Quite a bit of garbage has been heaped upon John Judis and Ruy Teixeira's The Emerging Democratic Majority over the years, the 2002 book that predicted "demography as destiny" in Sun Belt states becoming purple, if not outright blue, as they gained more Black and Hispanic voters. What the book failed to predict is that Rust Belt states would become redder at the same time for the opposite reason: more white voters.
Biden is running a campaign based on de-polarization, treading very lightly on divisive cultural issues and eagerly welcoming support from Republicans tired of Trump. However, Biden’s shift from the last two Democratic campaigns is in tone, not substance. He hasn’t diluted the party’s position on abortion; he just talks about it infrequently. He’s subtly inviting pro-life voters who have soured on Trump to feel more comfortable crossing party lines.
Recently the New York Times interviewed just such a Republican voter. “You’d think I’d be glad to hear that [Trump] nominated a judge who is pro-life,” this voter said. “But I think what we need more than anything else is someone who is broadly pro-life, not just worried about the unborn, but about the living.”
Politico talked to two women at an event for a Michigan Democratic congresswoman who described themselves as longtime Republicans primarily because of their abortion views, but have since rethought their party affiliation. “I’ve had it with this idea that you’re only pro-life if you fight against abortion,” said one. “I can’t be that single-issue Republican anymore.” With Biden turning down the temperature on abortion, even in the face of a hotly contested Supreme Court nomination, some pro-life voters are finding it easier to voice nuanced views and shed any sense of obligation to choose a political team based on one’s abortion position.
Biden can be quite blunt when talking about race, even calling Trump a “racist” to his face in last week’s debate. But he consistently balances his rhetoric on racism with reminders of his own white working-class roots. During a CNN town hall in Pennsylvania last month, Biden was asked if he benefited from “white privilege.” Biden responded without hesitation, “Sure, I've benefited just because I don't have to go through what my black brothers and sisters have had to go through.” But recognizing that many in the white working class bristle at the notion that they are privileged, Biden quickly added, “Grow up here in Scranton, we're used to guys who look down their nose at us. … We are as good as anybody else. And guys like Trump, who inherited everything and squandered what they inherited, are the people that I've always had a problem with.” Without crudely equating the black and white working-class experiences, Biden is attempting to display understanding of both and close the racial divide.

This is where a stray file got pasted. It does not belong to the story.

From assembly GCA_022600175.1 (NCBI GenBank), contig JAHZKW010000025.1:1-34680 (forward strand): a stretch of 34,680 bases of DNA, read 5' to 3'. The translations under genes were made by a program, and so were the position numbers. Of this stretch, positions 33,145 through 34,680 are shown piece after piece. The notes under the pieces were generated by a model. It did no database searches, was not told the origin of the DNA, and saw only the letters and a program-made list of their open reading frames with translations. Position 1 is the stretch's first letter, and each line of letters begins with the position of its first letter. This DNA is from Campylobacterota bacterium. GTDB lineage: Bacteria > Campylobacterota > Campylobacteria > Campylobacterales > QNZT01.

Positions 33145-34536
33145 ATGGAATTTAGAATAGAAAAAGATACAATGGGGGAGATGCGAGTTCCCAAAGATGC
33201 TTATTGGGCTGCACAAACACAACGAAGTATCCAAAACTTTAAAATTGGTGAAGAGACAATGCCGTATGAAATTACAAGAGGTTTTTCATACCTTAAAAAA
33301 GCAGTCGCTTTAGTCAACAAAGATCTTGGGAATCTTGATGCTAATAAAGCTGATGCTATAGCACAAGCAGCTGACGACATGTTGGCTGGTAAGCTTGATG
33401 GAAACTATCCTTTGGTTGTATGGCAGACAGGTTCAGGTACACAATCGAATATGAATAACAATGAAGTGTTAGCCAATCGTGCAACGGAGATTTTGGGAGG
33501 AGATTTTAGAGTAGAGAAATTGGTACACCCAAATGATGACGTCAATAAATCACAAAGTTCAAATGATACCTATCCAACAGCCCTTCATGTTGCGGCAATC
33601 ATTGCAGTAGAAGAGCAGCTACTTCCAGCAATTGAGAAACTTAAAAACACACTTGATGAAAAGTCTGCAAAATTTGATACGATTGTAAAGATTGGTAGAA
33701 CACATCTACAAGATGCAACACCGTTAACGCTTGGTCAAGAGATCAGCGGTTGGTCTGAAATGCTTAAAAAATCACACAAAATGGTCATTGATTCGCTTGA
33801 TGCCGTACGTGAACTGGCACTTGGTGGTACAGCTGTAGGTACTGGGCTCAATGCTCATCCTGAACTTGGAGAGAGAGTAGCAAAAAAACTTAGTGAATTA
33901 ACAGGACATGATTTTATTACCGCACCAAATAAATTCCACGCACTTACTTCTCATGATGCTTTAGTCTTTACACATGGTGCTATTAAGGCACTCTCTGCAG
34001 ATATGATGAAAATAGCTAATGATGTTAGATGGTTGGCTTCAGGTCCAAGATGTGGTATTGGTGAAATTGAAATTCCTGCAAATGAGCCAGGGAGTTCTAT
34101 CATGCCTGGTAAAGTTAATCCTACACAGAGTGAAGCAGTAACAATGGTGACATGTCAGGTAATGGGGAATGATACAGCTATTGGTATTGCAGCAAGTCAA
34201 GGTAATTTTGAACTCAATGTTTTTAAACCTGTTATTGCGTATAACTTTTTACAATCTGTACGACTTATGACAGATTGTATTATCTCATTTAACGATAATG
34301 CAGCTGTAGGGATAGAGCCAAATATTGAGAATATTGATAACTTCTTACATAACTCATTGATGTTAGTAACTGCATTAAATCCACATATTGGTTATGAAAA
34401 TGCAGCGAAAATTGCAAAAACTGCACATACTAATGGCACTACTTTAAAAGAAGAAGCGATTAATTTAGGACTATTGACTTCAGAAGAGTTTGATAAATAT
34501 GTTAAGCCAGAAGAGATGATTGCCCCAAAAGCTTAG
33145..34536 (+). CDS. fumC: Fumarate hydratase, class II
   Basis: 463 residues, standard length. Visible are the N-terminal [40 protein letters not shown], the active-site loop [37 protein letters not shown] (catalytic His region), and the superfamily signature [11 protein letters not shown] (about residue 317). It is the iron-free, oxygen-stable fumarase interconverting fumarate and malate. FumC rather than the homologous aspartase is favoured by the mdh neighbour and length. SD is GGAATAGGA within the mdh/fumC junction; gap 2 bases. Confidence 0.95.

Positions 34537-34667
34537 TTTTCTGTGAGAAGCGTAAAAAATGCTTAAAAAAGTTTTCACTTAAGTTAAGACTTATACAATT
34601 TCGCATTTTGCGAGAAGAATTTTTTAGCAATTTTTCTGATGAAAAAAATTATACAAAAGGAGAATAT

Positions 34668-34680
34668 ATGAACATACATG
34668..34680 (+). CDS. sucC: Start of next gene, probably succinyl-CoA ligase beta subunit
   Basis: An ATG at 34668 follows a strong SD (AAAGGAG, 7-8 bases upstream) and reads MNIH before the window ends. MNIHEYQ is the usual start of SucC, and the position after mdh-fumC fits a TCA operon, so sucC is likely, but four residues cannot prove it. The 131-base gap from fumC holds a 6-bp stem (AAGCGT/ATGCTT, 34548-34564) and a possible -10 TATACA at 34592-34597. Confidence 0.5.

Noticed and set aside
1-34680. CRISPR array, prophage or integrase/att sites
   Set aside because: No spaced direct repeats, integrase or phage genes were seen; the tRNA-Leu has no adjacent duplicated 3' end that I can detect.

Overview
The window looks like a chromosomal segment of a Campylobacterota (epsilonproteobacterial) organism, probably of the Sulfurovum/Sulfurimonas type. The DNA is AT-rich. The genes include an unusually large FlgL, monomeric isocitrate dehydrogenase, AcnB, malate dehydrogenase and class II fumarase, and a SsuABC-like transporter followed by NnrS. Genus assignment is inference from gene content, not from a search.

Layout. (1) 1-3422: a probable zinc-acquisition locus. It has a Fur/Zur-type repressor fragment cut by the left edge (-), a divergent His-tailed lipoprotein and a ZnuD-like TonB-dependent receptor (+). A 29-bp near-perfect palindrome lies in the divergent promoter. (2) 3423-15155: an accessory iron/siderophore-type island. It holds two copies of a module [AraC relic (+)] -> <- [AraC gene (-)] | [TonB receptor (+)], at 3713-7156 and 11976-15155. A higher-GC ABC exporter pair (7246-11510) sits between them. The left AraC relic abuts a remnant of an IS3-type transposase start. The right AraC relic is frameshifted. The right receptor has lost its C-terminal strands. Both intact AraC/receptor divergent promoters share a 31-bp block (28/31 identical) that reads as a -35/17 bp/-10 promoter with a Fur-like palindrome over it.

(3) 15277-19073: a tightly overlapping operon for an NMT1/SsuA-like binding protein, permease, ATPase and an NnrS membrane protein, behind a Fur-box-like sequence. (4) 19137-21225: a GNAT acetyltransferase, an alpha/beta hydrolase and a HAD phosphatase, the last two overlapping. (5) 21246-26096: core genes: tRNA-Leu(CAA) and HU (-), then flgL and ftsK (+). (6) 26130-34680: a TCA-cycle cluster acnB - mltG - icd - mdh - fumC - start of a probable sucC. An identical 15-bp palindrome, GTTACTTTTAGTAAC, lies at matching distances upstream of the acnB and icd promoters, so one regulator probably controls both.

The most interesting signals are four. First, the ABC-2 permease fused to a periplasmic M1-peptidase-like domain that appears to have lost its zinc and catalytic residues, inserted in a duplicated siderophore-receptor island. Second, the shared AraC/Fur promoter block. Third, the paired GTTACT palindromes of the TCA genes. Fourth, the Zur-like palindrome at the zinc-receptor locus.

If Biden’s de-polarization strategy works as intended, and polls show it is, he will win with a geographically broad coalition. In fact, if Biden wins everywhere he is leading in the RealClearPolitics averages as of Saturday, he will win 375 Electoral College votes, 10 more than Obama did in his historic 2008 victory.
A President Biden would certainly have challenges in maintaining a big tent party while being pressed by his left flank to move, and speak, aggressively on a slew of fronts. But if successful, the Republican Electoral College advantage would be no more.
The Republican skew manifested first in 2000, as Al Gore’s environmental and gun control record -- and Bill Clinton’s personal behavior -- eroded gains Clinton had made in the Sunbelt and the Midwest. Even though Gore won the popular vote, with the help of the Supreme Court he lost Florida and the Electoral College.
But Democrats are not without their own Electoral College advantages. In 2004, if 60,000 Ohioans who voted for George W. Bush had voted instead for John Kerry – out of 5.6 million votes cast – Kerry would have become president without a popular vote majority. Democrats have won 20 states, and Washington, D.C., three times in row, totaling 232 electoral votes. Democrats may have “wasted votes” in densely populated states like California, New York and Illinois, but that also gives Democrats a big head start in any election year.
Republicans have won 22 states three times in row, but only get 179 electoral votes out of them. And some of those Republican states — Arizona, Georgia, Texas and South Carolina — have shown signs of shift, with Democratic House or Senate gains in 2018 and surprisingly close margins in presidential or Senate trial heat polling. If one or more of these states turns firmly blue, while no currently blue states becomes less so, the Republican Party will be at a massive disadvantage, irrespective of the small shift in electoral votes that will come after the 2020 census.
Perhaps American democracy would be better off without the Electoral College, but that day is highly unlikely to ever come, as both parties would have to see the wisdom in abolishment at the same time to enact the necessary constitutional amendment, or adopt any sort of workaround on a state-by-state basis. Fortunately for Democrats, they are perfectly capable of winning the Electoral College this year. And after 2020, if Democrats can continue to avoid the pitfalls of polarization, winning may become even easier.